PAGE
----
The student newspaper also removed a letter that defended the instructor.
by Bruce Bawer
I’m always astonished when I come across the name of an American university that I’ve never heard of in my entire life. It happens pretty often. It’s amazing how many of these places there are. Now that I’ve finally checked, I’ve discovered that, at least according to one list, there are 1,762 “chartered, licensed or accredited” institutions in the U.S. that offer “at least four-year undergraduate degrees (bachelor degrees) or postgraduate degrees (master or doctoral degrees)” and that deliver courses “predominantly in a traditional, face-to-face, non-distance education format.”
The latest such institution to find its way onto my radar is Hamline University in St. Paul, Minnesota. Established in 1854, it’s the oldest university in the state. According to Wikipedia, it’s “known for its emphasis on experiential learning, service, and social justice.” Which may explain why I’ve never heard of any of the 48 people on Wikipedia’s list of Hamline’s “notable alumni.” Nor, for that matter, have I ever heard of its current president, Fayneese S. Miller, the former director of Brown University’s Center for the Study of Race and Ethnicity in America and founder of its Ethnic Studies Department.
Anyway, I finally became aware of Hamline as the result of a news story at Inside Higher Education. On Oct. 6, some poor soul who works as an adjunct instructor at Hamline — which means earning a per-course income of about $5,000 every semester — was teaching a class in art history. The works under discussion that day included a couple of illustrations of Muhammed, one dating back to 14th-century Persia and the other to 16th-century Turkey. Because the instructor was aware that some Muslims nowadays are, shall we say, touchy about images of their prophet, she informed her students ahead of time that she’d be showing them these pictures and told them that, if they wished, they could leave the room for the duration.
That warning turned out to be insufficient. As it happened, one of the students in the course was Aram Wedatalla, president of Hamline’s Muslim Student Association (MSA), who went straight to the top with a complaint about the adjunct’s vile action. The next day, Miller, the university president, met with Wedatalla, and Patti Kersten, the dean of students, phoned Wedatalla to apologize for the traumatic experience she’d endured. Later, in an interview with Hamline’s student newspaper, the Oracle, Wedatalla recounted her response to the adjunct’s actions: “I’m like, ‘this can’t be real.’… As a Muslim, and a Black person, I don’t feel like I belong, and I don’t think I’ll ever belong in a community where they don’t value me as a member, and they don’t show the same respect that I show them.”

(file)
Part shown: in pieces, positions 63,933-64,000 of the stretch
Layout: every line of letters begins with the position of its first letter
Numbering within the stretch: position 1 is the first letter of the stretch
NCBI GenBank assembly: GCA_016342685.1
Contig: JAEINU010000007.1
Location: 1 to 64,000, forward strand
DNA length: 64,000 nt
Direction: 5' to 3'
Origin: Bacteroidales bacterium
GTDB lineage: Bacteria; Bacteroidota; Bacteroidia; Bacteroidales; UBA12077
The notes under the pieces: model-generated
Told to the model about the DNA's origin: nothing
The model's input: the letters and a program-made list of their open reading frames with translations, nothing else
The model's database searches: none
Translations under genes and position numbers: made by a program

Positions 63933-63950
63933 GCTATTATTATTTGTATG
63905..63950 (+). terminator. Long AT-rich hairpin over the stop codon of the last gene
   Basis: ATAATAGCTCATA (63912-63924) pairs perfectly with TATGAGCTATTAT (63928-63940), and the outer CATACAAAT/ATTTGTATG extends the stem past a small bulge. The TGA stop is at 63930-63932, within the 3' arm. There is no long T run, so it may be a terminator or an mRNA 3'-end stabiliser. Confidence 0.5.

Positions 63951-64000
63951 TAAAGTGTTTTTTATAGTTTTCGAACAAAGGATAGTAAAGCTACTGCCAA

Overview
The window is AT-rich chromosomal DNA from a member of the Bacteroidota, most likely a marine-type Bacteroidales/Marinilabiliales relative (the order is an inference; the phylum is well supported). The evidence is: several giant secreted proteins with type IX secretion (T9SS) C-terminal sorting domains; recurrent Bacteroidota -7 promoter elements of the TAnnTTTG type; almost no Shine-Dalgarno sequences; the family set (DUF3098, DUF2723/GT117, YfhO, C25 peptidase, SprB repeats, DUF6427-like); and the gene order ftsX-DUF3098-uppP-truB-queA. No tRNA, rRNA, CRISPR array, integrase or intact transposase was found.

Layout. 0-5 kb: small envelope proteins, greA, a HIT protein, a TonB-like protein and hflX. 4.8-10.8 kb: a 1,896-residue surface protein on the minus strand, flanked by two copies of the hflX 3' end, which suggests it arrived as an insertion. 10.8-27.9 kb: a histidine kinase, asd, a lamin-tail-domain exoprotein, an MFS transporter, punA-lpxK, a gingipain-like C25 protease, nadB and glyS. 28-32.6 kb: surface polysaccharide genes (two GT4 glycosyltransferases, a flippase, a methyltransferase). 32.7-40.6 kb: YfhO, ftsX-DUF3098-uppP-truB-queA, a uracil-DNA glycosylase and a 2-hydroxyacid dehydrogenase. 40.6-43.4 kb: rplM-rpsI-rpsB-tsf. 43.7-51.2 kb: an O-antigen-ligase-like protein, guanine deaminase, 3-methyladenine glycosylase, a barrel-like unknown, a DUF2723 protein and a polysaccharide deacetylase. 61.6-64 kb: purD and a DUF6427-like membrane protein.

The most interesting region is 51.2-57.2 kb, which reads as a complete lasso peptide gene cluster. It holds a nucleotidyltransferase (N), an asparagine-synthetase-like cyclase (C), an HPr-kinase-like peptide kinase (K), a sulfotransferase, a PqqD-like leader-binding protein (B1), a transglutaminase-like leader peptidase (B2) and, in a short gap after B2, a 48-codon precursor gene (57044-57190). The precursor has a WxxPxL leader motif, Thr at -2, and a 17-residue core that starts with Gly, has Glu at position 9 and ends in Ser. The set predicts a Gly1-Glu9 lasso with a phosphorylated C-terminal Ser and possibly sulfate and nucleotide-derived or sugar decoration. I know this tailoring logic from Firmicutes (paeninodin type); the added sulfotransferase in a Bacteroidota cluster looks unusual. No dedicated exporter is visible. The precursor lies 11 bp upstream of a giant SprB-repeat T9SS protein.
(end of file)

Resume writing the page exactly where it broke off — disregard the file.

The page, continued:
That was only the beginning. On Oct. 10, members of the MSA and their adviser, Nur Mood — who is also Hamline’s assistant director of social justice programs and strategic relations — “met with members of the administration … to discuss the incident and how to move forward.” Mood later told the Oracle that the adjunct’s action was something she’d never expected to happen at Hamline “in a million years.” While acknowledging that the administration had been spreading around “a lot of apologies,” Mood complained that university officials had been insufficiently focused on “the healing process.”
At some point during all this trauma, the administration invited Jaylani Hussein, head of the Minnesota chapter of the Council on American-Islamic Relations (CAIR) — a notorious terrorist-group front — to lead a “community conversation” on Hamline’s campus about the evils of Islamophobia. On Nov. 7, David Everett, Hamline’s associate vice president for inclusive excellence — yes, that’s his title — publicly stated that the adjunct’s actions had been “undeniably inconsiderate, disrespectful, and Islamophobic”; two days later, he announced that the adjunct’s employment had been terminated.